I’ve been writing too much lately, but this is probably because it just feels so great to be writing again after not writing anything for nearly a year. This will just be a quick one. It is likely that Epicureanism is the ethical philosophy most consistent with naturalism. Epicureanism teaches that by “good” we mean pleasure and “bad” we mean pain. In other words, pleasure, for the epicurean is the ethical principle. Now, of course not all pleasures are good for the epicurean. Those that bring pain as a consequence such as drinking a 5th of tequila are perhaps pleasurable at the time but bring pain as a consequence. Likewise, while a lavish lifestyle would be pleasurable, it causes too much pain to get it due to the jobs we would have to work to make the money to sustain such a life (not to mention losing our freedom as a result of having to answer to bosses). Similarly, not all pains are bad for the epicurean. For example, getting a root canal. To be sure, we experience pain at the time, but ensures our health and freedom from pain later. The epicurean life is, of course, a moving target. The more we learn about health, the environment, psychology, and social dynamics the better we’ll be at achieving peace of mind and living a pleasurable life. Interestingly, the picture of the epicurean life is closer to that of a Buddhist or Christian monk (moderation and simplicity) than Jim Morrison, because those lives are the healthiest and allow for the most mastery/freedom in ones existence. If epicureanism is one of the strongest candidates for a naturalistic ethics, then this is because it doesn’t presuppose any transcendent laws or rules, but just goes with the immanence of life and existence on the planet among other people.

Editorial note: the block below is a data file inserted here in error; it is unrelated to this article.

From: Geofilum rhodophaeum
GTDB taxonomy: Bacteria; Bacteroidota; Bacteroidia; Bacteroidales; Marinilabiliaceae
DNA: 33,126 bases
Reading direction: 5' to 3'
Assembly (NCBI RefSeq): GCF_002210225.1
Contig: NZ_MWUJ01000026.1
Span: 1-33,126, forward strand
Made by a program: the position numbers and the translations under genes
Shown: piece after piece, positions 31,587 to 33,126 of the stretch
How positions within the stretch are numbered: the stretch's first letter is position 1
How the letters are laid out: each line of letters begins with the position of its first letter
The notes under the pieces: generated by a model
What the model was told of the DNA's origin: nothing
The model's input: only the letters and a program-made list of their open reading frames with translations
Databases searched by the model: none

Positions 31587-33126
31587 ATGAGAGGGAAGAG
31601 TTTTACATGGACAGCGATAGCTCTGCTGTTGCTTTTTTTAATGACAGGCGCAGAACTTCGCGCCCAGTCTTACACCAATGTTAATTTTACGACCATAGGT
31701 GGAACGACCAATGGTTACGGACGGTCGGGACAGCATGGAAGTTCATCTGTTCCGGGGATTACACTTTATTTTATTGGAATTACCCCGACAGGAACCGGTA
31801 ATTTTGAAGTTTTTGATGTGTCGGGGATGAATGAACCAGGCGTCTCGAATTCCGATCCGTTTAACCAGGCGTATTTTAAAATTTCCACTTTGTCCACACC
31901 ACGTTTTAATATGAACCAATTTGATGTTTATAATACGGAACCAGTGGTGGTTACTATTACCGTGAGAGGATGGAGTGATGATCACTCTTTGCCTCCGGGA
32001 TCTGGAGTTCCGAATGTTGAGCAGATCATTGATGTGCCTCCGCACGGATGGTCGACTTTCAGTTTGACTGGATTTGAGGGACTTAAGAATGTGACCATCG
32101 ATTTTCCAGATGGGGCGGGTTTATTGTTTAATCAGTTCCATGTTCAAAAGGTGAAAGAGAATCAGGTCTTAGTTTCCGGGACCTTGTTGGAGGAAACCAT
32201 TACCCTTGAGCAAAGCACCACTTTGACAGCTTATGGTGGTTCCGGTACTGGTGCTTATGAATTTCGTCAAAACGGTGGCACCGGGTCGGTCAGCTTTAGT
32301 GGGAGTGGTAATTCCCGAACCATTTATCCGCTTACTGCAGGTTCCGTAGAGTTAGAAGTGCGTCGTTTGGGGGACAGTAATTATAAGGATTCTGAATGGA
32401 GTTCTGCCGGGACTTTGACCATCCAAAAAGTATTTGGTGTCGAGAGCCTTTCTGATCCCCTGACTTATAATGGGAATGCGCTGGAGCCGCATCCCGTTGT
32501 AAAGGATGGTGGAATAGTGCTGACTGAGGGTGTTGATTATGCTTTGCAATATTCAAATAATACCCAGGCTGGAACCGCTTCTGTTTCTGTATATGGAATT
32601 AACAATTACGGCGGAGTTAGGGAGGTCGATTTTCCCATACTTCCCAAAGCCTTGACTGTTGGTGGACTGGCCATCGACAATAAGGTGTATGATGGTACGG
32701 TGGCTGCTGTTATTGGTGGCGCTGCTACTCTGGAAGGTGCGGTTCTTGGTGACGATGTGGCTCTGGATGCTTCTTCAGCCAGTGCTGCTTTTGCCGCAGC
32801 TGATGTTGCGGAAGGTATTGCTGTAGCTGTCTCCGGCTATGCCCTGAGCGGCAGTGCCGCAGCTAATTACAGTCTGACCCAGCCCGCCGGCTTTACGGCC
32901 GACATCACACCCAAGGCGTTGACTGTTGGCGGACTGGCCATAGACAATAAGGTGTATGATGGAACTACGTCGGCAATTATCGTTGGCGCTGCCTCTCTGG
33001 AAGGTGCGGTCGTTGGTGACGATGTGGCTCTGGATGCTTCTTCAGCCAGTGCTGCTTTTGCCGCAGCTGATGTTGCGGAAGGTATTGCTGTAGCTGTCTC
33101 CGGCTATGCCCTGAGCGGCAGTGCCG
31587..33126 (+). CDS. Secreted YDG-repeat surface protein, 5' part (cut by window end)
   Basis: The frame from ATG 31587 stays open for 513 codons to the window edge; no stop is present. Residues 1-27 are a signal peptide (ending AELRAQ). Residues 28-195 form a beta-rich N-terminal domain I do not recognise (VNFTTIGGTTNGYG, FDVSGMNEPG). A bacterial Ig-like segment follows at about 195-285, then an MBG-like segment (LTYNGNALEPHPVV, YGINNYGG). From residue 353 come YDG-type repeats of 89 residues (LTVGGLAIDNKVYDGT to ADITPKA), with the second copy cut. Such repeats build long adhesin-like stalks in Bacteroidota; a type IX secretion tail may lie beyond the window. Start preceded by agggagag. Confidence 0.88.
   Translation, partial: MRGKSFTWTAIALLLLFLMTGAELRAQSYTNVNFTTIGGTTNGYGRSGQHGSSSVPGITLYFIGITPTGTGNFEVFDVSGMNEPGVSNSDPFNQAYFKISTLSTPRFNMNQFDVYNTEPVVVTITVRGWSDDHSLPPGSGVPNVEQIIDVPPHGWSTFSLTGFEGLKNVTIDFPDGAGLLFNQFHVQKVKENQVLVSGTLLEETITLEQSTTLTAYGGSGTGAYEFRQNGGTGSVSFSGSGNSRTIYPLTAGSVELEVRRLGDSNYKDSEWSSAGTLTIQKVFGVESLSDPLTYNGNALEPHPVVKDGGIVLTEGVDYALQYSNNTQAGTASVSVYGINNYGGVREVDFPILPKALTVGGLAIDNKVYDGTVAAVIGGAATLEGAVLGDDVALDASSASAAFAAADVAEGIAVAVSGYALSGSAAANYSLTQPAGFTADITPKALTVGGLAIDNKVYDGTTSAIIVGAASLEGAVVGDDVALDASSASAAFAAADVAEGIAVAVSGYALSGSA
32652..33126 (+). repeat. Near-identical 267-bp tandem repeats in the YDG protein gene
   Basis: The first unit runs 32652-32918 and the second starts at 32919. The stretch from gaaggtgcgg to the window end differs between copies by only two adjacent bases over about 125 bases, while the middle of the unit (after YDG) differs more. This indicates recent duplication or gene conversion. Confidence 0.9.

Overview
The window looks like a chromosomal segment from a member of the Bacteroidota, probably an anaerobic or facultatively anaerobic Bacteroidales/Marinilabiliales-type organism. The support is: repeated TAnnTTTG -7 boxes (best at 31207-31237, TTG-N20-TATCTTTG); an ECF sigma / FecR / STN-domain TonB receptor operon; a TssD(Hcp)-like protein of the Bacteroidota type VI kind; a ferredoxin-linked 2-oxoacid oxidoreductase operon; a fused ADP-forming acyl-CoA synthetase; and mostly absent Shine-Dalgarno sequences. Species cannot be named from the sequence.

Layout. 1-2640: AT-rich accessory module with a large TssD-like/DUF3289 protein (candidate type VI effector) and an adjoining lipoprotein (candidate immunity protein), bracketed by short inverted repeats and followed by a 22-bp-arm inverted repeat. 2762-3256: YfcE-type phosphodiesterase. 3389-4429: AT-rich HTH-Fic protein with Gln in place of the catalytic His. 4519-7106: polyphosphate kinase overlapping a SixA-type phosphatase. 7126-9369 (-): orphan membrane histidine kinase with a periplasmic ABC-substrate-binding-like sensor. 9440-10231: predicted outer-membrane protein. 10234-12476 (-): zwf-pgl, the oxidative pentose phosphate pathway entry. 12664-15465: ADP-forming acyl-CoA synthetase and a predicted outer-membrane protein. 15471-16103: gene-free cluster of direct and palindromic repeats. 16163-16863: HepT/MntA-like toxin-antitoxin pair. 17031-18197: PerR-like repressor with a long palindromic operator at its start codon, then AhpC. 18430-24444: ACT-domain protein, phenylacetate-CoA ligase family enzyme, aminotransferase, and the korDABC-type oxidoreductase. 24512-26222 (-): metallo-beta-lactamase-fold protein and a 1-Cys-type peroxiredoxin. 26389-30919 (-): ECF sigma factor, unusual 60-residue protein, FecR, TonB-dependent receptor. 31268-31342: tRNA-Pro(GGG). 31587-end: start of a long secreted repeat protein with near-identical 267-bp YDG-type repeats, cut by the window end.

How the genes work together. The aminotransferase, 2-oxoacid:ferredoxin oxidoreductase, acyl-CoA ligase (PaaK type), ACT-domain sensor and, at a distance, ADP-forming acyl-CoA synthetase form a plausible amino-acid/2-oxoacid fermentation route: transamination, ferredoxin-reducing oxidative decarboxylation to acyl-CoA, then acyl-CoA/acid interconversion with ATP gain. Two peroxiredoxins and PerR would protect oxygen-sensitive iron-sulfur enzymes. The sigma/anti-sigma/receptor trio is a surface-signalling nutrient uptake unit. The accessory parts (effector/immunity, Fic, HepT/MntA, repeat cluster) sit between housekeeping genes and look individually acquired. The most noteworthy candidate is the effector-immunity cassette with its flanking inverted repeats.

Problems emerge, however, when we begin to measure it against our ethical intuitions. This is often how I approach reflection on ethical philosophies. I shuttle back and forth between our day to day intuitions about what is right, good, and what would constitute the good life and what the ethical philosophy proposes. The ethical philosophy can then function as a critique of our ethical intuitions– for example, epicureanism suggests that abstaining from shellfish probably isn’t an ethical duty so long as they’re preserved correctly and we’re not allergic –but also we can use our ethical intuitions to critique the ethical philosophy. Many of us have the strong ethical intuition that it is commendable to run into a burning building to save a person, or that it is morally praiseworthy to fight and die on behalf of a cause like justice; whatever justice might turn out to be. However, it’s difficult to see how such values can be grounded within a naturalistic or an epicurean framework. For example, it’s difficult to see what epicurean or naturalistic rationale there could be for becoming a Badiouian subject engaged in a truth-procedure. This is precisely because the work of a truth-procedure (e.g., struggling for egalitarian justice) draws us beyond the animal domain of pleasures and pains, often subjecting us to intense pains that won’t produce subsequent peace of mind and moderate pleasure like getting a root canal. The question, then, is how such ideals, practices, and actions can be grounded within a naturalistic framework? I’m not looking for answers per se, but just trying to pose the problem clearly.